Suppose you wish to compose a writing on a contentious or controversial subject. Perhaps you have unconventional ideas in religion or about your own country, thoughts you know may be seen as offensive by some readers. How would you approach it?
First of all, you must be convinced of the correctness of your thesis and your right to express it. Next, it is helpful to be tactful about it and express your ideas the way a friend speaks, one who does neither lecture nor reprimand, but rather who gives advice to his brother and tries to convince rather than rebuke. Thirdly, do your research before you speak up. That would certainly include the honest assessment of your opponents’ views. If possible, seek to discuss the subject first with those who think differently, for a serious dialogue is likely to make you improve your own thoughts. I like such a discussion better than a debate, as a debate is dishonest. It is a one-upmanship type of contest aimed at finding not necessarily the truth but the winner, as we witness presently in the political debates in an election campaign. In other words, I personally prefer such a writing to be done in a spirit of honesty and goodwill. Not that such goodwill will forestall angry counter-attacks, for sure enough they will be launched at you. But, again like in political debates, it resembles the difference between a dirty campaign and a nasty campaign.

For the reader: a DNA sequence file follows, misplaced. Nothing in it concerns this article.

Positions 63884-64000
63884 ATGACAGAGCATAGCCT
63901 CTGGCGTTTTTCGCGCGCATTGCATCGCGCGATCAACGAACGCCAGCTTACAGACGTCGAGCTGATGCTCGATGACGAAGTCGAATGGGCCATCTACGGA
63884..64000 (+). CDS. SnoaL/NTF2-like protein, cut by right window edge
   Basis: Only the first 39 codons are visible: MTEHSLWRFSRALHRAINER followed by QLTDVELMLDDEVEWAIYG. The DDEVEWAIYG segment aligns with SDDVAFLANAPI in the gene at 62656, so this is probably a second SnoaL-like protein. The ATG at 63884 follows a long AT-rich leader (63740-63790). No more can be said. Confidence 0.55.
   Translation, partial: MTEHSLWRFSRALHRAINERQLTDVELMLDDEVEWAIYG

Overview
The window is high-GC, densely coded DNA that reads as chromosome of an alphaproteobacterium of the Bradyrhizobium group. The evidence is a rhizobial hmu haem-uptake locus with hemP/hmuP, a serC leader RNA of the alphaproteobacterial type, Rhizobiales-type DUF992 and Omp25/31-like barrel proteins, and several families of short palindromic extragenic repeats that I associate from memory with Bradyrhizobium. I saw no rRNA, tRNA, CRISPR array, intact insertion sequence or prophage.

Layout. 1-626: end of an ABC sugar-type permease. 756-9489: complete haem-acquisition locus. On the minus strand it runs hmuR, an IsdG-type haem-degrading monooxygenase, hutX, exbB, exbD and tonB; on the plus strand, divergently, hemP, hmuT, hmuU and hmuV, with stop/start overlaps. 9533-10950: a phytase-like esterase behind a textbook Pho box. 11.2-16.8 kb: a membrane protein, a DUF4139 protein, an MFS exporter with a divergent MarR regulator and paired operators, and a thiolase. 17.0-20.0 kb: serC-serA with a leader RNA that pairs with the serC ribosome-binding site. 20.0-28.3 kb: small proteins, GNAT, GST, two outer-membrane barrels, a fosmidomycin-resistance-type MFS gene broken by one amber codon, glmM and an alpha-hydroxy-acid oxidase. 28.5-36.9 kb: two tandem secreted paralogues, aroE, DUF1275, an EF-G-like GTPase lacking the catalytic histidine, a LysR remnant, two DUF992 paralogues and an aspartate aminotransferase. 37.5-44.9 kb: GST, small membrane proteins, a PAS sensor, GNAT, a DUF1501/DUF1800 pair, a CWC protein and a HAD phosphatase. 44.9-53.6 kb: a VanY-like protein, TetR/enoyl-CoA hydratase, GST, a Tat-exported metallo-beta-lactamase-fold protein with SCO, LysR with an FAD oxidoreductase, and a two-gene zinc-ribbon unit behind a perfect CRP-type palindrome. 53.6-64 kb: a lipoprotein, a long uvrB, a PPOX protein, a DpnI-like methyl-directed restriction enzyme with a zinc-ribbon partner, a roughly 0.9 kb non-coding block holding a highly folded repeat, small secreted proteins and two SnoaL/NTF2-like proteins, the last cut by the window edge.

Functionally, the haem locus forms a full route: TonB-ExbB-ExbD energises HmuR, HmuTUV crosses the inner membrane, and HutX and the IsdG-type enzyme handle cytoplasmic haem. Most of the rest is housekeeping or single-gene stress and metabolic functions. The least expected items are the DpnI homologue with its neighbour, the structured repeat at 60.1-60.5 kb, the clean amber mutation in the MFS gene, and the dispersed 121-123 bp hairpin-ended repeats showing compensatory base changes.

Being controversial will only rarely lead to universal acclaim, if ever, but fear not, you will have left a mark that others may carry further. Thinking outside the box may certainly lead to ridicule, but it is the basis for progress, too. Without it we would have never built a computer or walked on the moon.
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